Sri Lanka IV

30 January 2017

Christmas in Colombo

Enjoyed the surprising Christmas celebrations in the capital of Colombo, along with some nice fireworks to welcome in AD 2017.

New Year's Eve fireworks above Colombo's crowded waterfront Galle Face green.

Only about one out of ten are Christian but central Colombo was filled with Christmas lights and decorations. My hotel had angels and trees everywhere.

Sri Lanka, largely Buddhist, even unveiled the world's largest man-made Christmas tree (or rocket) at Galle Face ― around 24 stories high.

Lots of weddings at hotels. This bride, like others I saw, wears a classic ivory Kandyan saree and headpiece.

Exploring Beyond Colombo

In my past two visits I'd enjoyed Colombo and the nearby coast (Galle up to Negombo) so much that I was lazy and never ventured elsewhere. This time I advance booked a loop around key and varied parts of the island.

With luck, I got assigned Hirosh ― a cool, smart, easygoing driver/guide with a nice car to make the island tour very smooth, lots of fun, and always interesting.

Clockwise from Colombo, we went to
  • Anuradhapura & Minitale
  • Jaffna
  • Trincomalee
  • Polonnaruwa
  • Sigiriya & Dambulla
  • Kandy
  • Nuwara Eliya & Ella

Ancient Anuradhapura had a
complex system of reservoirs,
pools, and irrigation.

Not only was this sophisticated ancient city the first capital for 14 centuries, but because it was a major early center for Buddhism it is a pilgrimage site for adherents around the world.

Pilgrims come to visit the numerous stupas and pagados (both old and new), sculptures, monasteries, and a Bodhi tree believed to be grown from a branch of the Bodhi tree under which Siddhartha acquired enlightenment as Buddha.

Here is a sample of the many old Buddhist structures around Anuradhapura.

The enormous Ruwanwelisaya (night photo above) was the most impressive, over 30 stories tall and about 1,000 feet around at the base.

Even larger is the brick Jetavananarama stupa, said to be the one of the largest structures of the ancient world as well as the largest brick structure in the world.

In Sri Lanka, they called these bell or bowl shaped structures "pagodas" although elsewhere I'd always heard this design called a stupa.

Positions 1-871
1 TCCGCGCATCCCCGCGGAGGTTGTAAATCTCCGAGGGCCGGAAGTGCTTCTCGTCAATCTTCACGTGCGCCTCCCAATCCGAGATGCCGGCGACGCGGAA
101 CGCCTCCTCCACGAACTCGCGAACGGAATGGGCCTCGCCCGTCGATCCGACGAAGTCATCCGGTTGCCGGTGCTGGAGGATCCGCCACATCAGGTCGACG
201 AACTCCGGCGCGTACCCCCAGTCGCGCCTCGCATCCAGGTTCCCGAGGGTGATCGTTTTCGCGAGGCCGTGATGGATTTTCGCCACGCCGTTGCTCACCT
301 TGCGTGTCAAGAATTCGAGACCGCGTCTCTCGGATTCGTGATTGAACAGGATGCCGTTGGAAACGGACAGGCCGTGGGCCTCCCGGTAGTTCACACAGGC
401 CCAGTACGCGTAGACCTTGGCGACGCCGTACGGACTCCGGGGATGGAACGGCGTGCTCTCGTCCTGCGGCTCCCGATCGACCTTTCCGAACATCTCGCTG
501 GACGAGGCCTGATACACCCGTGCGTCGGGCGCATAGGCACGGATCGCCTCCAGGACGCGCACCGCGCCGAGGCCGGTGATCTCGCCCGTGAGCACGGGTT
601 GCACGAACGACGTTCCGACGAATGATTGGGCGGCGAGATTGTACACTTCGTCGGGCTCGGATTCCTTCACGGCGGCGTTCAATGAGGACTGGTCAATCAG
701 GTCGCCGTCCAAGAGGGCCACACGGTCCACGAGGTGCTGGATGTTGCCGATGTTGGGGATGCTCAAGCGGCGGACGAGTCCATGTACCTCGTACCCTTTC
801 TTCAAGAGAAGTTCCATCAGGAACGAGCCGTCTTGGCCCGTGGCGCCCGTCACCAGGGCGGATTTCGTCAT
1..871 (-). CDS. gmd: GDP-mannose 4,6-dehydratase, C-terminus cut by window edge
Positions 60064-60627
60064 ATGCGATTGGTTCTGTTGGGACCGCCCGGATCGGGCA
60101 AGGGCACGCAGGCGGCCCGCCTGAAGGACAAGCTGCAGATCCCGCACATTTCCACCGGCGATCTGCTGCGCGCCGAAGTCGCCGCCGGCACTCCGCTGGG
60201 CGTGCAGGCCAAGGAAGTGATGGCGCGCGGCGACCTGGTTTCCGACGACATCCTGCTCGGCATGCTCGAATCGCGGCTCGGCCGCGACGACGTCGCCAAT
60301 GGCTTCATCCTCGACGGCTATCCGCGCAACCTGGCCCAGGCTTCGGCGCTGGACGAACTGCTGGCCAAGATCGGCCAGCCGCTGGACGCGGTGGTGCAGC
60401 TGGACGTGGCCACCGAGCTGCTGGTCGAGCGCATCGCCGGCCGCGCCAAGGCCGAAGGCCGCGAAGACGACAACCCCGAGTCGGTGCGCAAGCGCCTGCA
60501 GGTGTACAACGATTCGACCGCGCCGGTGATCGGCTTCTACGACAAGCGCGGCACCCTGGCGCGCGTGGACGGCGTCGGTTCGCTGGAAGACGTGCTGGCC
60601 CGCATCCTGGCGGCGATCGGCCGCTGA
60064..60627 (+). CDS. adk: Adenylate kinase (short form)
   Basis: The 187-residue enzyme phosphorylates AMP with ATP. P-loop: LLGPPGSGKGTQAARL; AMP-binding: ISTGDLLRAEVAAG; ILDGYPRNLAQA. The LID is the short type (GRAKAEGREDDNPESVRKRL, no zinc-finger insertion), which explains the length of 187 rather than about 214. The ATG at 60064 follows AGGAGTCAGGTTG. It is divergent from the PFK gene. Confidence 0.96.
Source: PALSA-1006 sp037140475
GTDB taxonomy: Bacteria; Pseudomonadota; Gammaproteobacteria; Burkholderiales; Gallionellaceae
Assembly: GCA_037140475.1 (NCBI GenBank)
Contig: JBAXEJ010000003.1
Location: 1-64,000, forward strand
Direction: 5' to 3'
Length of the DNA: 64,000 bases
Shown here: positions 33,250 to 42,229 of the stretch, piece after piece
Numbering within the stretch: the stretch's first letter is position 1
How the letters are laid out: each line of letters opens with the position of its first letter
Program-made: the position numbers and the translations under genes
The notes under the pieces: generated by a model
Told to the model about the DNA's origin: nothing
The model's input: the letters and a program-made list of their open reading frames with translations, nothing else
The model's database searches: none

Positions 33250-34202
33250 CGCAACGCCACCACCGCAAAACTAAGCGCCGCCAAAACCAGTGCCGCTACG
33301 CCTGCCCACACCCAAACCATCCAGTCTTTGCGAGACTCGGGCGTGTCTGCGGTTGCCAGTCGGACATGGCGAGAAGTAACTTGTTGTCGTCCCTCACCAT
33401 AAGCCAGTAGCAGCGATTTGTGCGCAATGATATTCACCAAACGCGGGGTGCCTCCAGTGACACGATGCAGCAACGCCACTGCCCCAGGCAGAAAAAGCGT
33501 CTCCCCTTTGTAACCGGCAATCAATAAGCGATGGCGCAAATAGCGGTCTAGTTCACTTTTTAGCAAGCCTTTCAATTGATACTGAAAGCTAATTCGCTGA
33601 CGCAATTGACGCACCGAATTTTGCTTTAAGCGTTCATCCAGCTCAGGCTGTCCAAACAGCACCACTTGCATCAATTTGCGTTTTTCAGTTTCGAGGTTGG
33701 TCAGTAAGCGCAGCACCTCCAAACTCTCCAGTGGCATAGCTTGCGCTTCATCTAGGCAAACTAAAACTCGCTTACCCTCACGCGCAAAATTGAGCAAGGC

Pilgrims viewing an ancient stupa.

Left: Pilgrims from southern Sri Lanka.
Right: Prayers at a temple by the Bodhi tree.

A monk and two nuns enjoying the late afternoon breeze.

My hotel failed to serve hoppers at breakfast but that evening we stopped at this fine roadside hopper stand to remedy that omission.

The best single Sri Lankan culinary treat has to be the hopper, a thin, crispy crepe made from rice flour and shaped like a bowl. Hoppers are often made with an egg in the center and served with various spicy sauces. Perfect at breakfast but good 24/7.

Left: Well preserved guardian stone, protecting the gates of a temple.
Right: Walking up to the many steps to Minitale.


Rising out of the flat plane, Minitale is a mountain where a Buddhist missionary is reputed to have converted the king, ushering in the widespread practice of Buddhism in Sri Lanka. It is a highly venerated site.

Buddha statue on top of Minitale.

View of Aradhana Gala from the stupa. Some say the monk who brought Buddhism here flew out of the sky and landed there.

Sunset behind Maha Seya stupa on top of Mihintale (View from Aradhana Gala.)

Waiting for the train to Jaffna, this precocious little guy was eager to try out his English.


At the northern tip of the teardrop-shaped island is the once-large Tamil Hindu city of Jaffna, ravaged by the thirty-year civil war of the Tamil Tigers against the majority Sinhalese Buddhist who dominate the rest of the country.

Elsewhere, when asked about my travels, my mention of Jaffna provoked the most interest since for decades it was forbidden territory.

Before the civil war, this now destroyed building was the central government's main building in Jaffna.

Hindu temples in Jaffna

The government may soon ban distracting messages on tuk-tuks.
In the meantime, this tuk-tuk driver is painfully forthright about his reality.

Speaking of personal appearance...

Legend claims a homely man became handsome after bathing here at the Keerimalai natural springs. So of course I had to try it. Sadly, I must report that it does not now have such transformative powers.